Immune cells can be stimulated to boost effects of chemotherapy in pancreatic cancer: Study
Washington : A new study from Queen Mary University of London has demonstrated that immune cells can be stimulated to assemble into special structures within pancreatic cancer, such that, at least in a pre-clinical model, researchers can demonstrate an improvement in the efficacy of chemotherapy.
The research was published in Cellular and Molecular Gastroenterology and Hepatology, and funded by Cancer Research UK, Pancreatic Cancer Research Fund and Medical Research Council.
The body's immune system is a critical defense against illnesses such as infections, as has been highlighted by the recent COVID-19 pandemic. The same immune system can also help us fight cancer.
However, pancreatic cancer is different; a key feature of this cancer type is that the pancreatic cancer cells are surrounded by a dense, impenetrable barrier known as the stroma, which often blocks the access of immune cells to the tumour.
For this reason, immunotherapies - drugs that harness the power of the body's immune system to kill cancer cells - have shown limited success in the treatment of pancreatic cancer, whilst they are effective in fighting other cancer types including skin and lung cancer.
Research has found that in some patients with pancreatic cancer, immune cells can assemble into clusters known as tertiary lymphoid structures (TLS) within the stroma, which are associated with improved survival outcomes in patients.
However, TLS does not form naturally in all patients with pancreatic cancer. With this in mind, in this study, the team set out to investigate the structure and role of TLS in pancreatic cancer when present, and to evaluate their anti-tumor activity.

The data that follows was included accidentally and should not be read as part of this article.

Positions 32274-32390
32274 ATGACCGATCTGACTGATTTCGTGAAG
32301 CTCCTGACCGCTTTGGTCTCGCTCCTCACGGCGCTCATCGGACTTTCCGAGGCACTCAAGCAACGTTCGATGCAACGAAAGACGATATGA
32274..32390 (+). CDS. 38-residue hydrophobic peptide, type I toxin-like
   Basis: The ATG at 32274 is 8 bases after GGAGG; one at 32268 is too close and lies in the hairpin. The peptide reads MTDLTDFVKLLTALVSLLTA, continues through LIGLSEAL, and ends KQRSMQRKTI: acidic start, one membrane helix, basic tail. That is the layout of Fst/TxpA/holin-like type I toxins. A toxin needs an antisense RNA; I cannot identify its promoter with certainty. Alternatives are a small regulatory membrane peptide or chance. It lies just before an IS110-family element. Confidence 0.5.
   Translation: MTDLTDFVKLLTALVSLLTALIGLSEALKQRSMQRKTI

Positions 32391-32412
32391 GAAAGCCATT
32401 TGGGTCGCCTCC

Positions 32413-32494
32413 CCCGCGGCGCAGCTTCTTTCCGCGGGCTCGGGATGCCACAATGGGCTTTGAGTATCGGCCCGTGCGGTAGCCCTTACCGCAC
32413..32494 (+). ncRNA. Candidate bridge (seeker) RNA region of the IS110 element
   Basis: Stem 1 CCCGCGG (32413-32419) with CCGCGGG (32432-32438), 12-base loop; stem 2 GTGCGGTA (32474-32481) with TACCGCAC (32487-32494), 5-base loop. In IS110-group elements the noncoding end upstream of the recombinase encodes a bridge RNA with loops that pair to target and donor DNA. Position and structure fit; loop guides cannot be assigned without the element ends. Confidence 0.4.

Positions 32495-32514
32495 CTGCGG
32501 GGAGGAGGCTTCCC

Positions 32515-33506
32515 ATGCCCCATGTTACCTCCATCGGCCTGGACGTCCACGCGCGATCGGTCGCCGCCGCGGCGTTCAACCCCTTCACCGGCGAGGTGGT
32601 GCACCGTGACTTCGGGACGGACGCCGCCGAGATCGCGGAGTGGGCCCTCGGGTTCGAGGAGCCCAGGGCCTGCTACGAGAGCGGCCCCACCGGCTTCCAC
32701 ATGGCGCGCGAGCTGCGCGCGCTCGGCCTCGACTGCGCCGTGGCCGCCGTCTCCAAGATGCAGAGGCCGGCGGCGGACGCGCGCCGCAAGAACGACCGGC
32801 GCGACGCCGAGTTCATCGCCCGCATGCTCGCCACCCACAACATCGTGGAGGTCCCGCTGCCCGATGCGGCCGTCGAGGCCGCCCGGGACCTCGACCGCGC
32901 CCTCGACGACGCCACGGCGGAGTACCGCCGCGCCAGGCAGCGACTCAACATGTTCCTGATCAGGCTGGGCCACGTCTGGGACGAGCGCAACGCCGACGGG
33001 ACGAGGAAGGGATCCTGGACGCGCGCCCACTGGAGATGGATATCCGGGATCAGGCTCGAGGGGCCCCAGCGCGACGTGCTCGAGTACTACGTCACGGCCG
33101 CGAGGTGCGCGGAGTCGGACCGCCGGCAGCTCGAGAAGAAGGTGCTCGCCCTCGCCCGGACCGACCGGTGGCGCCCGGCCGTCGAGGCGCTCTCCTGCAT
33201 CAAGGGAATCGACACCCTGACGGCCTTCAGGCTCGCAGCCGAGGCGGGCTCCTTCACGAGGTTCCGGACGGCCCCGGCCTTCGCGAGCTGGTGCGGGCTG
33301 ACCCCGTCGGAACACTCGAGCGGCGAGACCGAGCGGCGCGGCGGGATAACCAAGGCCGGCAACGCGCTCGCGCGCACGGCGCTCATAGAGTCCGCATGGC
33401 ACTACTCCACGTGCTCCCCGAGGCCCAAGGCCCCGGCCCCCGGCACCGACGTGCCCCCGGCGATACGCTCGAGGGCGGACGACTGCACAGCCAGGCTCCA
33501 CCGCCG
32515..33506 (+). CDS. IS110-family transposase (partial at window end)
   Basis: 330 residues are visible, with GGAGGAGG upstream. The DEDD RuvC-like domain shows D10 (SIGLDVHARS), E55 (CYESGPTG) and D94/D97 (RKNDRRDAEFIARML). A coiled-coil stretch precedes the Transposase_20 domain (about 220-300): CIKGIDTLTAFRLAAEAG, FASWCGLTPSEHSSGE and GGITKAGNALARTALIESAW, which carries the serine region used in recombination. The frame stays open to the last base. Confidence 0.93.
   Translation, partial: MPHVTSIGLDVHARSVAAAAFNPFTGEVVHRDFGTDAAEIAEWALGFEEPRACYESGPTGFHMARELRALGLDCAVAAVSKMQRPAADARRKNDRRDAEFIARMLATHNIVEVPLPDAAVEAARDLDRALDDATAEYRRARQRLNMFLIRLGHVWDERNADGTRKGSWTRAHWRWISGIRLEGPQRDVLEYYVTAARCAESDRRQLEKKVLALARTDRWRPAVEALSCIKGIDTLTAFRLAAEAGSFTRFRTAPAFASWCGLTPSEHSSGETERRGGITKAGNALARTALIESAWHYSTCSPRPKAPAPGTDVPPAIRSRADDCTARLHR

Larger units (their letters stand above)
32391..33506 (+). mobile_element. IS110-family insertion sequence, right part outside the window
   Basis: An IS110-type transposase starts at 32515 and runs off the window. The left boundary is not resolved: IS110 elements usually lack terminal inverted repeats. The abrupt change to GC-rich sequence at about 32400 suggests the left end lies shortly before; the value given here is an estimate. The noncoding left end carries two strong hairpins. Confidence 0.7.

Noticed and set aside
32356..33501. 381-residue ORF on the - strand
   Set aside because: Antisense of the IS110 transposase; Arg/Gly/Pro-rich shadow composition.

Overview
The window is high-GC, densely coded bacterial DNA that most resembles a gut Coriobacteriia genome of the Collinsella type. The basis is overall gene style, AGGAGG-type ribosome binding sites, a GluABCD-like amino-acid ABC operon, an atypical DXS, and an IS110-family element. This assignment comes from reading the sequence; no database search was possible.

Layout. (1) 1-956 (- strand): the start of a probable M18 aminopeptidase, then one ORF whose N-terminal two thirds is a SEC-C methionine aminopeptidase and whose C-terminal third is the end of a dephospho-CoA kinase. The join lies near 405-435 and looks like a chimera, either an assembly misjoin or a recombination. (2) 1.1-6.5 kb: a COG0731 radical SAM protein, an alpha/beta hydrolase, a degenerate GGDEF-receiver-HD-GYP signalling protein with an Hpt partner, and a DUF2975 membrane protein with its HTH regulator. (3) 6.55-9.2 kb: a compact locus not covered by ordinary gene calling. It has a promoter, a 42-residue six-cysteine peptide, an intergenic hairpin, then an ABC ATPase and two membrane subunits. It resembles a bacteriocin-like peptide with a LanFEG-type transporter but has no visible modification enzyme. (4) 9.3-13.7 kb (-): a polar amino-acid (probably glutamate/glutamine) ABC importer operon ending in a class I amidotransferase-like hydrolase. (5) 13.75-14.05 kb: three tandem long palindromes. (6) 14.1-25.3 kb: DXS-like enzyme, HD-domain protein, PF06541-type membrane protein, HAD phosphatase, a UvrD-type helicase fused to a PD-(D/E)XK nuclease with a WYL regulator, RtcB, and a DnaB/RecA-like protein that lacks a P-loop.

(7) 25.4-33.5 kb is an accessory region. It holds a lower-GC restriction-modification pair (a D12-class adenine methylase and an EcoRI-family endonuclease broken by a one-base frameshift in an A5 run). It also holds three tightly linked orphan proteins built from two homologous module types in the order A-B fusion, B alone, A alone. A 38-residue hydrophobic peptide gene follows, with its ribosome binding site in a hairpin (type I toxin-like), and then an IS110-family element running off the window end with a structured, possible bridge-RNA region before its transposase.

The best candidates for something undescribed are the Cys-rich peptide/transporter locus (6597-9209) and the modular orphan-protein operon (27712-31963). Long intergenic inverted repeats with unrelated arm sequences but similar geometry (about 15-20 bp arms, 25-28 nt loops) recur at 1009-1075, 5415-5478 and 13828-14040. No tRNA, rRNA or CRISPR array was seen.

To determine the presence of TLS within human pancreatic cancer, the team analysed tissue samples donated by patients to the Pancreatic Cancer Research Fund Tissue Bank. In this study, TLS was defined by the presence of tissue zones rich in B cells, T cells and dendritic cells - three cell types that have an important role in the immune response.
By using specialised staining techniques to visualise the different cell types present within the samples, the team found that TLS was only in a third of patients whose samples were analysed.
To study the development of TLS in pancreatic cancer, the team generated a preclinical murine model of pancreatic cancer. TLS was not present in the model initially; however, following the injection of two signaling proteins (known as lymphoid chemokines) into the tumours of the mice, B cells and T cells infiltrated into the tumour site and assembled into TLS.
TLS induction can improve the effectiveness of chemotherapy
The team then combined the chemokine injection with the administration of gemcitabine - chemotherapy commonly used in the treatment of pancreatic cancer patients. The combination of gemcitabine and chemokine injection resulted in smaller tumours in mice, an effect that was not achieved by either treatment alone.
Hemant Kocher, Professor of Liver and Pancreas Surgery at Queen Mary University of London and consultant at Barts Health NHS Trust, who led the study, said: "Pancreatic cancer is known as a cold tumour, which means it does not have many immune cells near cancer trying to fight it. In this study, we have shown that immune cells can not only be harnessed but also made to assemble into TLS within a pre-clinical model of pancreatic cancer to make chemotherapy more effective."
"Formation of TLS is critical in mounting the anti-tumour response close to the tumour to overcome the problem posed by the barrier of the stroma. These findings suggest that combining chemotherapy with appropriate immunotherapy to stimulate immune cells in the tumour microenvironment could be used to tailor more personalised treatments against pancreatic cancer."
The anti-tumour activity seen after TLS formation in the pre-clinical model was associated with B cells triggering the activation of dendritic cells, which is required for the initiation of an immune response. The findings suggest that lymphoid chemokines, when used in combination with chemotherapy, may represent a viable therapeutic strategy for promoting an anti-tumour immune response that could lead to better clinical outcomes.
As this study used a mouse model, further research is now required to determine whether the same outcomes can be observed in other experimental models and in patients. The team believes that a more detailed understanding of TLS formation may aid in the development of personalised therapies that can harness the potential of the body's own immune system to fight cancer. (ANI)